Cannabis Usage in Ancient Times

It’s fair to say that marijuana is having a moment right now. With the rapid spread of legalization, the stigma of pot-use reserved for hippies and wayward teenagers is long gone. It seems that everyone from your accountant-next-door-neighbor to your great aunt Hilda is getting in on the action. Depending on where you live, you likely won’t have to go far to find a dazzling array of cannabis strains, gummies, cookies, oils, and creams.

Not to mention all the accessories to go along with them to make cannabis-use a bona fide full-blown hobby. As weed becomes ubiquitous in our culture, it can feel like we’re discovering something new and exciting. But it’s funny how history has a way of repeating itself. Not only is the cultural acceptance of marijuana not new, but it’s ancient history.

Literally, it turns out that our early ancestors also knew a great thing when they saw it and figured out how to use it for much of the same reasons that we use it for today. Let’s take a brief trek through time to see how the OGs of the marijuana game got down with the notorious green leaf.

A closeup shot of a green cannabis plants

Where did marijuana originate?

Depending on your source, the answer to this question can vary. But one thing is for certain; people have been using marijuana to ward off the cannabis edibles in Canada, for quite some time. From easing the pain of a toothache or childbirth to used by Vikings in battle, cannabis use is steeped in history. 

Most historians agree that the first evidence of marijuana traces back to Central Asia, where modern-day Mongolia and Siberia lay. A recent report written by Barney Warf details how psychoactive-marijuana-seeds were found in ancient burial mounds in Siberia and China as far back as 3000 B.C. 

“The idea that this is an evil drug is a very recent construction, and the fact that it is illegal is a” historical anomaly. Marijuana has been legal in many regions of the world for most of its history.” – Warf.

Closeup shot of a green cannabis plants

Earliest known uses of cannabis

The plant’s first usage is said to go back almost 12,000 years in the cradle of civilization, making it one of the earliest known cultivated crops. Marijuana was primarily used in ancient times for medicinal and spiritual purposes.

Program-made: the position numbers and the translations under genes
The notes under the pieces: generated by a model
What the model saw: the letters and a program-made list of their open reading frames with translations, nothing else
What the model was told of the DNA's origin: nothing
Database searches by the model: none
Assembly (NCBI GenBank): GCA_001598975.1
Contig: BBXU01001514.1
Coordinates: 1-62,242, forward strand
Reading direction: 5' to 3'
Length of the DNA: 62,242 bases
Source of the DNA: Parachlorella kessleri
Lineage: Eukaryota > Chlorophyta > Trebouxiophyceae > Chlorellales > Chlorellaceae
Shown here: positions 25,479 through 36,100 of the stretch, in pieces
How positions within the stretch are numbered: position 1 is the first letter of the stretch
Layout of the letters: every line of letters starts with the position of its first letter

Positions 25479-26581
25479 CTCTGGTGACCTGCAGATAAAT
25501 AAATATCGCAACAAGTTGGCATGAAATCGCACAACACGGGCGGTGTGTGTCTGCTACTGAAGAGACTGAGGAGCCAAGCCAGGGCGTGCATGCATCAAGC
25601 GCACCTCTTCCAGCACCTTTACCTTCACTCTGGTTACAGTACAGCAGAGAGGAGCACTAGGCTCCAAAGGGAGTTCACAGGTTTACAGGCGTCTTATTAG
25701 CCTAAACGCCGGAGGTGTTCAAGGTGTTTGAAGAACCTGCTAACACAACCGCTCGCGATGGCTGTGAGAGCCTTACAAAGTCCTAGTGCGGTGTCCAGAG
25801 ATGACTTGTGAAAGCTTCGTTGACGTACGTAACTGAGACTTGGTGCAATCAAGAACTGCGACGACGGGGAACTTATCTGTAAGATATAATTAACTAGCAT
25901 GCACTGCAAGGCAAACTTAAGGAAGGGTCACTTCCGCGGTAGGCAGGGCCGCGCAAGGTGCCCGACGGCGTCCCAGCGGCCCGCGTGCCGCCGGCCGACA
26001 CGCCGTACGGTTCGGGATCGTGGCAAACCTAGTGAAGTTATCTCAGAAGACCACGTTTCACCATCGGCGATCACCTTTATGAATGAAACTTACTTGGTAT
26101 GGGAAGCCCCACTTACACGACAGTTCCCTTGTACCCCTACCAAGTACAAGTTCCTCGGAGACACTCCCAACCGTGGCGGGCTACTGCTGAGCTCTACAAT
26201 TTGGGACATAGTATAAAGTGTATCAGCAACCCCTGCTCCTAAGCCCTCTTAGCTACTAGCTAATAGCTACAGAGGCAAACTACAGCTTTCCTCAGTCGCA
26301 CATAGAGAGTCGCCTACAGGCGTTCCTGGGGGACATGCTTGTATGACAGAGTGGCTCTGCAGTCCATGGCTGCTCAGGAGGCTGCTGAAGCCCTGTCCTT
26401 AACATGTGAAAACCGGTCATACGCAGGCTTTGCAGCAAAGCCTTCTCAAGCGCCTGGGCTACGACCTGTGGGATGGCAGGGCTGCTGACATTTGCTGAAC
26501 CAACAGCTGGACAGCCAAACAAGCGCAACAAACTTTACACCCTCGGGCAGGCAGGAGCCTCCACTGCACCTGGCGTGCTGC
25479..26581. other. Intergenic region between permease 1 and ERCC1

Early evidence of the drug’s medical use is said to go back to 4000 B.C., where it acted as an anesthetic during surgeries and was even said to be used by Chinese emperors. Chinese farmers later introduced cannabis to Korea around 2,000 B.C. and likely made its way to Europe a few thousand years later. Astoundingly, marijuana isn’t believed to have reached the United States, via Mexico, until the early 20th century.

A man's hands rolling marijuana joint near the cannabis plant

Using weed to get high

Archaeologists say they have sound proof that people were smoking marijuana to get high at least 2,500 years ago. They found evidence of burned weed with high levels of THC (the property that gets you high) on multiple wooden incense burners at ancient human burial sites in the Quman cemetery in Western China at an area called the Pamir Plateau.

The hemp plant was already used widely for medicinal and textile purposes, but it is believed that ancient China’s people sought after plants with higher levels of what we now know as THC and then cultivated them. It’s thought that the plant was then distributed to other parts of the world via the Silk Road, so it wouldn’t take long for other cultures to begin using the plant for its psychoactive properties.

“The exchange routes of the early Silk Road functioned more like the spokes of a wagon wheel than a long-distance road, placing Central Asia at the heart of the ancient world. Our study implies that knowledge of cannabis smoking and specific high-chemical-producing varieties of the cannabis plant was among the cultural traditions that spread along these exchange routes.” – Robert Spengler, Archaeobotanist.

Conclusion

For those who have been singing the praises of the weed leaf long before it was legalized, it should be comforting to know that the stance has been legitimized by the prevalence of pot thousands of years ago by our innovative ancestors. 

The versatile plant provided clothing, medicine, cultural rituals, and psychoactive euphoria long before it was demonized in modern times. The recent acceptance of the humble plant is no doubt a great step forward. 

As it continues its meteoric rise to the mainstream, we are certain to find even more benefits that cannabis will bestow upon us. Marijuana for medicinal purposes has barely scratched the surface. 

Studies are new and limited, as scientists and doctors are just now being able to put the proper time and resources into the research. All signs are suggesting that weed is here to stay, and its much-maligned recent history is a thing of the past. For now, we can enjoy the fine herb in peace and only look forward to its worldwide acceptance. Here’s to another 2500 years of humans celebrating the gifts of our beloved bud.